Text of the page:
Current Series: Management of Sialorrhea in Parkinson Disease

Stuart Isaacson, MD: Since these studies have been conducted, I’ve changed my practice of how I inject. I tend to use ultrasound when they don’t have a good response initially. But also I tend to use higher doses first, based on the studies showing that it was safe to inject 2500 units as the first injection into the parotid gland and the submandibular, 250 units of Myobloc in the submandibular, and 1000 units into each parotid.

Richard M. Trosch, MD: Do you use submandibulars and parotids in everyone?

Stuart Isaacson, MD: I’ve changed with these studies showing that it was safe because I was concerned about the safety of injecting submandibular and usually would reserve that based on their response and increase the parotids. And then the third time maybe add the submandibular. But seeing that even with anatomical localization, it was safe in these studies—not just safe in the pivotal blinded randomized part of the trial but also on subsequent injections that patients had over a year period—I began to inject the parotid and submandibular every time.

Richard M. Trosch, MD: What’s your starting dose that you’re using?

Stuart Isaacson, MD: I use 1000 units and 250, but if somebody had a lot of dry mouth, if they had some swallowing problems that weren’t so clinically evident, but we knew they were there, then I might start with 750 and 250 units, or 750 and avoid the submandibular the first time. I’d still adjust it to the patient, but in general, unless there’s a reason not to, I’ll give 1000 and 250 units on each side as a first injection with anatomical localization. Though sometimes I use ultrasound for the first time as well.

Richard M. Trosch, MD: And how high of a dose will you go with Myobloc?

Stuart Isaacson, MD: I’ll move to 2500 units, giving 1500 units into each parotid and 250 still into the submandibular, for a total of 3500 units.

Richard M. Trosch, MD: You’re keeping your submandibular dose constant, and you’re just raising the parotid.

Stuart Isaacson, MD: Yeah. And it’s not based on the science of what we need to block the release of acetylcholine. It’s based on the safety that was found using that paradigm in the trial.

Richard M. Trosch, MD: Do you find your dose escalating drifting up over time? Some patients who do well on the lower dose suddenly aren’t doing as well, and you have to give a little more. I’ve certainly had that experience. I don’t know if you’ve shared that.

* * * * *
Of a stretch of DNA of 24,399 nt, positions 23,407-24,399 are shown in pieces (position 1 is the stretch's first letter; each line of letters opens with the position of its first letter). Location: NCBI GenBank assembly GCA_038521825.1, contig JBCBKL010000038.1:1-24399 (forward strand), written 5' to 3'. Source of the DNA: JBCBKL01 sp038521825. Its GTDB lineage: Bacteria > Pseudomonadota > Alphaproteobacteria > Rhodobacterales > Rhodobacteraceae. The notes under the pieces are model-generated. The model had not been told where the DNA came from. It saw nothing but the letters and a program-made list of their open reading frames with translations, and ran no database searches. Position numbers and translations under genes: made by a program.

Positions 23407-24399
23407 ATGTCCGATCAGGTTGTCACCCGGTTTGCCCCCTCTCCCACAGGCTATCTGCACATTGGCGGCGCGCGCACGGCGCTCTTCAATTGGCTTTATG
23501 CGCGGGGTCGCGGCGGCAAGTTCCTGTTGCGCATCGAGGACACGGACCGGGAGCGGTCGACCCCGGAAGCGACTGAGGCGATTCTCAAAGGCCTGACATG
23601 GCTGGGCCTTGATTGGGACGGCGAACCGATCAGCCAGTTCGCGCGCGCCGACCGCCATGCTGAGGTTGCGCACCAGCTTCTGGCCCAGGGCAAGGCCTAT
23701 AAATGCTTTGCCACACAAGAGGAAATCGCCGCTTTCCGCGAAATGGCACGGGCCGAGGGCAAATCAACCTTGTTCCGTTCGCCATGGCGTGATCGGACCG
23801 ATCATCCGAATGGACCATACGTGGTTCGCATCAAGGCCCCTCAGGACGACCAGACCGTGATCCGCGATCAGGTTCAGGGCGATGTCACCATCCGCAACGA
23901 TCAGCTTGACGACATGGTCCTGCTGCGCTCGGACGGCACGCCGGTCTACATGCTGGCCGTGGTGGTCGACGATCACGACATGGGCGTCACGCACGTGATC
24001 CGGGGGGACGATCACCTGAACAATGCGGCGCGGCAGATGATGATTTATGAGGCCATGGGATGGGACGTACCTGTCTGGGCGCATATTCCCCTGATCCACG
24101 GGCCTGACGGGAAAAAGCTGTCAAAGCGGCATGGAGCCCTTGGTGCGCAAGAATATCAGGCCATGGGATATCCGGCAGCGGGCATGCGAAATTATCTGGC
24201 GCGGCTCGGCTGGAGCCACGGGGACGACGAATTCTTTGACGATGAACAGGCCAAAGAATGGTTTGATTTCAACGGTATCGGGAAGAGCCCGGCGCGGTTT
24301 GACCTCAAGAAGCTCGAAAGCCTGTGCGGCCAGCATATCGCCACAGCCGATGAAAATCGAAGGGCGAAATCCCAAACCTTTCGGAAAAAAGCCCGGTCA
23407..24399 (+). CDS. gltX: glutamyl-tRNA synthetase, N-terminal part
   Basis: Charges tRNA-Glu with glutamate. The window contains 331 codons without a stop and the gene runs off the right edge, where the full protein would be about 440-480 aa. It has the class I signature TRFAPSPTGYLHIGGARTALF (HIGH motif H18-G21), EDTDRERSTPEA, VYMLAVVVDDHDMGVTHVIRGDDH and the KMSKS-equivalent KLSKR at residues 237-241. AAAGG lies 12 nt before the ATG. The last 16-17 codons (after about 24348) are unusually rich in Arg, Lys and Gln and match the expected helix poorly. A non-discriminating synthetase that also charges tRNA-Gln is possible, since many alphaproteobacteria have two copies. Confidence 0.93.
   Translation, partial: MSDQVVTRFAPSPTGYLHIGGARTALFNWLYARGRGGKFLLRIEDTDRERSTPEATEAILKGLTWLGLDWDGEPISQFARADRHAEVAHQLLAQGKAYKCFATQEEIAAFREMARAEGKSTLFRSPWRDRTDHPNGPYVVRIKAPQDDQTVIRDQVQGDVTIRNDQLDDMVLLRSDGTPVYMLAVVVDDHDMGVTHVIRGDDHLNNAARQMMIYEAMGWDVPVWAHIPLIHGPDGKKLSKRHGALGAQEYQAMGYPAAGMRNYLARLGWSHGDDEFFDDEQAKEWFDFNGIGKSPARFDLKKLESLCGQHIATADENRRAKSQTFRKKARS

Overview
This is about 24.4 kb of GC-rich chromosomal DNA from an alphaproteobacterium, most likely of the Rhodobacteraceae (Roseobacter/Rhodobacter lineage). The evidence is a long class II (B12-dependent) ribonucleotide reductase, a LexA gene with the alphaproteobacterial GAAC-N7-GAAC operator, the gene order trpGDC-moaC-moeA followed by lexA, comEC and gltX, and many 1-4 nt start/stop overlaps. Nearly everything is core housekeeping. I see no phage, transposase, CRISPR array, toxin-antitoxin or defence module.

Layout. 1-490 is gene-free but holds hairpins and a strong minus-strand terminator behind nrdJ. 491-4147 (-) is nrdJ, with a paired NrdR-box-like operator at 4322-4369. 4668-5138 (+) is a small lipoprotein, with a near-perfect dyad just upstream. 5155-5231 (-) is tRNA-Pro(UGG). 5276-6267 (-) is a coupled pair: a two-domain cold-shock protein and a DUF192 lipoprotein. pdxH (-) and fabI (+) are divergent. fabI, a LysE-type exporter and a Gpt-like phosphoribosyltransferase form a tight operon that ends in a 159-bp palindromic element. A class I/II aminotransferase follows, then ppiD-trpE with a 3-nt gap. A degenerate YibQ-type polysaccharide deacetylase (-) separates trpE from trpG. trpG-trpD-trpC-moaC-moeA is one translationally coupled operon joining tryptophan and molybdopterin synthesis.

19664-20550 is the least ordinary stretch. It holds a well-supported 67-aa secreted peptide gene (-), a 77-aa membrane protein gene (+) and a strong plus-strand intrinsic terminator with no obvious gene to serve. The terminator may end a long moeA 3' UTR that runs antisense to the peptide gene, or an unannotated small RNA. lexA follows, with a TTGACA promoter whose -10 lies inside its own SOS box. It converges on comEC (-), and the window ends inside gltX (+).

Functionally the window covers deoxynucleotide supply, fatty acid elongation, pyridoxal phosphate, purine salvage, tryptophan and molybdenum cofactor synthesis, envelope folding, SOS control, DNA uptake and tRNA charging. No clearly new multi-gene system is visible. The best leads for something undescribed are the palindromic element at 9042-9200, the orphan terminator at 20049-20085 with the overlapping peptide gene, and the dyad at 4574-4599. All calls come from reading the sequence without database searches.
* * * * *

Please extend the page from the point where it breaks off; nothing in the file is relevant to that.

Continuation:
Stuart Isaacson, MD: I tend to repeat the 3500 units with ultrasound before I go above it to make sure that I’m at the right location and depth, and then if they’re still having a problem and they don’t have adverse effects, I’ll go up a little more. I tend not to increase the submandibular because I don’t know the safety of increasing it. I tend to increase the parotids more, maybe up to 1750 or even 2000 units in each parotid.

Richard M. Trosch, MD: I’ve gotten very high. We’ve had this conversation.

Stuart Isaacson, MD: Yes.

Richard M. Trosch, MD: I think the highest dose I did was 14,000 units, and a lot of my patients settle around 5000 units of Myobloc.

Stuart Isaacson, MD: What do you tell patients when you inject them? Do you tell them this is going to get better today? Next week? How long will it last? When should you be reinjected? What types of things should people know if they’re going to start to inject these patients?

Richard M. Trosch, MD: I tell the patient that they’ll probably see a benefit beginning in a week. The full effect may be several weeks out, maybe 2 to 4 weeks. For most patients it lasts about 3 months. I have some patients who last up to 6 months, and I have quite a few who wear off a few weeks before that 13-week visit. In Michigan, I’m limited to injecting every 91 days. I can’t inject before 91 days, and for immunologic reasons, you probably don’t want to anyway.

Stuart Isaacson, MD: Yeah, I agree.

Richard M. Trosch, MD: We really respect that boundary of 91 days. Some patients find that it’s still working. If it is, we’ll push back the repeat injections, but a lot will tell me it’s starting to wear off and that the drooling is returning but maybe not returning to baseline. They tend to come back.

Stuart Isaacson, MD: Patients have had drooling for a long time, yet in the studies, 1 week after injection there was significant improvement. So it could be the therapy that can be pretty reliable in its effect. How do you gauge response? Do you have patients come back in a
week or a month, or do you have them call or keep notes? How do you tend to figure out if it was the right dose for knowing how much drooling there was?

Richard M. Trosch, MD: A lot of my patients travel a long distance, and it’s not practical for them to come back. So I ask them to keep notes. I say, when you come back, I’m going to ask you the follow things, so maybe you write it down on your calendar. I’m going to ask you when it started working. I’m going to ask if there were any adverse effects. When did the adverse effects start and how long did they last? When it was working, what degree of benefit did you have, did the drooling stop, or is it just reduced? Was the coughing better at night, or is that reduced? I’m going to ask them to gauge both the severity and duration of adverse effects as well as the degree of benefit. Then I’m going to want them to tell me when it wore off. I tell them these are the things I’m going to want you to do. I’m speaking to the caregiver at this point. I say, “Try to mark it down on your calendar, so when you come back we can have a discussion.” It helps me know how to modify the injection, dosing, and the sites for the next visit.